In general, Chapter 13 is most appropriate for people who have fallen behind on payments for secured loans such as their home mortgage or a car loan. It is also useful for people who may be eligible for Chapter 7 but who do not want to surrender property or assets that Chapter 7 will not allow them to protect. A number of other factors can also be involved in making this determination. Besides a mortgage, under certain circumstances, it is possible to rewrite certain secured obligations, including on vacation homes, cars, trailers, boats and other collateralized obligations.

What Can Chapter 13 Do?

Chapter 13 can stop foreclosure. It can stop repossession. It can give you the opportunity and breathing room you need to get your financial house in order. Our office has worked with clients on three-year plans, five-year plans and on lump-sum payment plans accomplished through real estate sales or refinancing. More importantly, we stay with you through the process until it’s complete — even if it takes the full five years.

How Does a Chapter 13 Bankruptcy Work?

As with Chapter 7, an automatic stay goes into effect once you file your Chapter 13 bankruptcy petition. This will put an immediate stop to collection actions such as foreclosure, car repossession, wage garnishments and harassing phone calls. Along with your petition, you also submit a repayment plan that details your assets, debts, current income, expenditures, reasonable living expenses and the disposable income you expect to have available each month. Every plan, at a minimum, must provide enough money to pay priority debts such as child support or recent tax debts in full. Using our own software, we develop creative plans that allow you to maintain a standard of living while repaying what you can afford.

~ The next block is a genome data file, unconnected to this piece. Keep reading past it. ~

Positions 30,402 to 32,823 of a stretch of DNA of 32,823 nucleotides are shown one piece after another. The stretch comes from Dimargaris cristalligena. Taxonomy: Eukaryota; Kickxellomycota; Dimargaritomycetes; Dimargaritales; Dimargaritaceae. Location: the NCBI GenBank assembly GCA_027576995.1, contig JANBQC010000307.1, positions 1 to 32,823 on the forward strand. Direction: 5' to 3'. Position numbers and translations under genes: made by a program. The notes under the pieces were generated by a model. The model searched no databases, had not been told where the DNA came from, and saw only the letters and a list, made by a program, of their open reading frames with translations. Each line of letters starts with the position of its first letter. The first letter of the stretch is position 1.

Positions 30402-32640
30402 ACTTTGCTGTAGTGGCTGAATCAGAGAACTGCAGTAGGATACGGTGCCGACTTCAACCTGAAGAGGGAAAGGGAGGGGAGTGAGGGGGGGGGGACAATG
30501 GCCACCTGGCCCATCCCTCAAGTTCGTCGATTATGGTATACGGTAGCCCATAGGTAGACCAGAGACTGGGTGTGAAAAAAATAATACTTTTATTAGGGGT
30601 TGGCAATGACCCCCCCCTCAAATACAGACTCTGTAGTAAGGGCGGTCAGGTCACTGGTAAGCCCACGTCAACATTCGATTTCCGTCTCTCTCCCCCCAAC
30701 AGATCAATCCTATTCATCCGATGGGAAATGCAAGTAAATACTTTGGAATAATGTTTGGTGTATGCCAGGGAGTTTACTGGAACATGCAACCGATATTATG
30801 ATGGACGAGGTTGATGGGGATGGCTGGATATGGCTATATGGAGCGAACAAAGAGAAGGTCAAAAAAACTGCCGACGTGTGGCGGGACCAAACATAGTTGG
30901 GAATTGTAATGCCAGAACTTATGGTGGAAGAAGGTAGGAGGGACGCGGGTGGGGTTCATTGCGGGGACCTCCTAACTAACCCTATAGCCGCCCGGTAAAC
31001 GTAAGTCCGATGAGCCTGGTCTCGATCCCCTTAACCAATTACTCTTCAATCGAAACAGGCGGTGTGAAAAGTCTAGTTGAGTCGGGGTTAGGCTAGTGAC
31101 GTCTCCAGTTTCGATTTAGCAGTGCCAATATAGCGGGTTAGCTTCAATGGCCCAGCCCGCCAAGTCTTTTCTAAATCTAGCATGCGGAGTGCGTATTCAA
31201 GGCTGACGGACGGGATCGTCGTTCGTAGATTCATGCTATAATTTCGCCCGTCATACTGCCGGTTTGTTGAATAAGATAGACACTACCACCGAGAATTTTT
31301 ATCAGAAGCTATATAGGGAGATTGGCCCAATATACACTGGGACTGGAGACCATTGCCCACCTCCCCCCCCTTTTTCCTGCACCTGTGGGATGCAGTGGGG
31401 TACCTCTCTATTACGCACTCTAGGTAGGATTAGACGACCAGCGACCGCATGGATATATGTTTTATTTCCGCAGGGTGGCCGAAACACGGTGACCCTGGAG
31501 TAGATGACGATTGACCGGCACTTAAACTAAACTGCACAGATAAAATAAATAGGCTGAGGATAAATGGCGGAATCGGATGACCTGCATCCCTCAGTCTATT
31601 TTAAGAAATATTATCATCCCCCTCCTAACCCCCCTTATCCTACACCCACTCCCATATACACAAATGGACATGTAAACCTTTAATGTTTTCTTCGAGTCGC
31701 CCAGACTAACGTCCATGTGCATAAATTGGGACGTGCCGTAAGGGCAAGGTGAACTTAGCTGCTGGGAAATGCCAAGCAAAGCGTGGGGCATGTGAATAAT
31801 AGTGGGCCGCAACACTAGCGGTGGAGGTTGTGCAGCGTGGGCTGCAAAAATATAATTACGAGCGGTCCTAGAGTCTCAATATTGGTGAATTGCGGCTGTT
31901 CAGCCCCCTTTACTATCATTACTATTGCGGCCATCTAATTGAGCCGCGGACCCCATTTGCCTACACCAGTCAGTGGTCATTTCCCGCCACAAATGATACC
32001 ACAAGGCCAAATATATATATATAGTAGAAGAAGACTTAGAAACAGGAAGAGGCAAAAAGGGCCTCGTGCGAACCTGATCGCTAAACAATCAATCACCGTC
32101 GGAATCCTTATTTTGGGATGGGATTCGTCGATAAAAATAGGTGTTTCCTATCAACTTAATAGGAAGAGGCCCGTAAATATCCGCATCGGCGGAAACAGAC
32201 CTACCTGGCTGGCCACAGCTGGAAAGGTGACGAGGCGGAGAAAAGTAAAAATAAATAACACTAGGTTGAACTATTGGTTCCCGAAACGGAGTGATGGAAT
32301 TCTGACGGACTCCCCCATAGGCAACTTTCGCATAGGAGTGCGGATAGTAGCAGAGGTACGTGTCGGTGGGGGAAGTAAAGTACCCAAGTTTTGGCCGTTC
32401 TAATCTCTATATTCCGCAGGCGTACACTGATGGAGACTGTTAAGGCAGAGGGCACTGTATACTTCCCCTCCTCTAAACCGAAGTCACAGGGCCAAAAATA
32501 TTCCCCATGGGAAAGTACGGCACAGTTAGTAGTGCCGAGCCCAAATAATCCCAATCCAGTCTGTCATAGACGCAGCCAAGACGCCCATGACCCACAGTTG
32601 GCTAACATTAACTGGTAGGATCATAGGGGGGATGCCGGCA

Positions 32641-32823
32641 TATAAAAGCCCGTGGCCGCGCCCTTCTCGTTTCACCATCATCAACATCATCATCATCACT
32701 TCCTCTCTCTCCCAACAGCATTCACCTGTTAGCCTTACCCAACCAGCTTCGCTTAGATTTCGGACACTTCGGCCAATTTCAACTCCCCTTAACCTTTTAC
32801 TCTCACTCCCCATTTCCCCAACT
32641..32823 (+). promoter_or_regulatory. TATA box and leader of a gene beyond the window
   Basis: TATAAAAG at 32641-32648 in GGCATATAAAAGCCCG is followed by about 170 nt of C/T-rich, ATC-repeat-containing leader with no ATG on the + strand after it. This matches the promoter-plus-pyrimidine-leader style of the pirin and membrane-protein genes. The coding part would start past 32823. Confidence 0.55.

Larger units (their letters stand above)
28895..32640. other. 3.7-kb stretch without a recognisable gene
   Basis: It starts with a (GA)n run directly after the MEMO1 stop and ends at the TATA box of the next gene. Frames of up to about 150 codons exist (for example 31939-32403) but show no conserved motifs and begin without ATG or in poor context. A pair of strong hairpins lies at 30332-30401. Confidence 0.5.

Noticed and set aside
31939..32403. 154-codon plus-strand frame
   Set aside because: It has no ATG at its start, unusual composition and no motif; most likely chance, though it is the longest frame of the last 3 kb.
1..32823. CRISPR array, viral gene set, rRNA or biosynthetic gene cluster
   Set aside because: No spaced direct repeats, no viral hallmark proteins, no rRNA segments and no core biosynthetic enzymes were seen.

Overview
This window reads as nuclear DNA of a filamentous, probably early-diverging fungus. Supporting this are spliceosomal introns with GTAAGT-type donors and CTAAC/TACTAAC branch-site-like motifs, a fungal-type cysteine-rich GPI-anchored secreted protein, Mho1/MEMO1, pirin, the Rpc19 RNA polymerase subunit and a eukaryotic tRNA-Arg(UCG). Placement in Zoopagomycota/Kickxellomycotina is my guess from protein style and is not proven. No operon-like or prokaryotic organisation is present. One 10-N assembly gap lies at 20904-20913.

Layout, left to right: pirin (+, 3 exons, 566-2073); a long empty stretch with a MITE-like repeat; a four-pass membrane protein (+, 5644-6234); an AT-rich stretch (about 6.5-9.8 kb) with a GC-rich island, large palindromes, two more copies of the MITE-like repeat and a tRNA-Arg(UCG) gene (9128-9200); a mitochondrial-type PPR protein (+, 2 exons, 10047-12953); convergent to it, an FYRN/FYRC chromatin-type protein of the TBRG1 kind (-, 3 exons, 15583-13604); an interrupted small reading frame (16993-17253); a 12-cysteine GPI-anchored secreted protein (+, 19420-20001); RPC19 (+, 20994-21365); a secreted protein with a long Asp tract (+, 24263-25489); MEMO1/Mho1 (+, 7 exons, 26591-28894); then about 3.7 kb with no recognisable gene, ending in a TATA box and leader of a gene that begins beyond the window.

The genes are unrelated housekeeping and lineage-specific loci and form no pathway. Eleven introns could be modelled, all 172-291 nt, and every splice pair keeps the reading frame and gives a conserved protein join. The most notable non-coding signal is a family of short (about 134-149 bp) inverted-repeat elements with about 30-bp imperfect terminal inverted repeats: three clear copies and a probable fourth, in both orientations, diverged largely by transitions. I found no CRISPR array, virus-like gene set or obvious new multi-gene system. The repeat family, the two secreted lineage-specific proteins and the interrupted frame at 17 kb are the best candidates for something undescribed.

However, the trustee appointed to oversee your case must approve any plan. If the trustee confirms your plan, your first payment must be made within 30 days of filing the petition. These payments must continue as scheduled even if creditors challenge the plan. For the duration of the plan, you need to make payments on time or provide the earliest possible notice of a problem, get the approval of the court before incurring any significant new debt, pay your taxes and keep current insurance on any asset that is collateral for a debt (homes and cars, generally). Our firm will be available to help if any issues come up during this time that will prevent you from making scheduled payments or that will require a modification to the plan.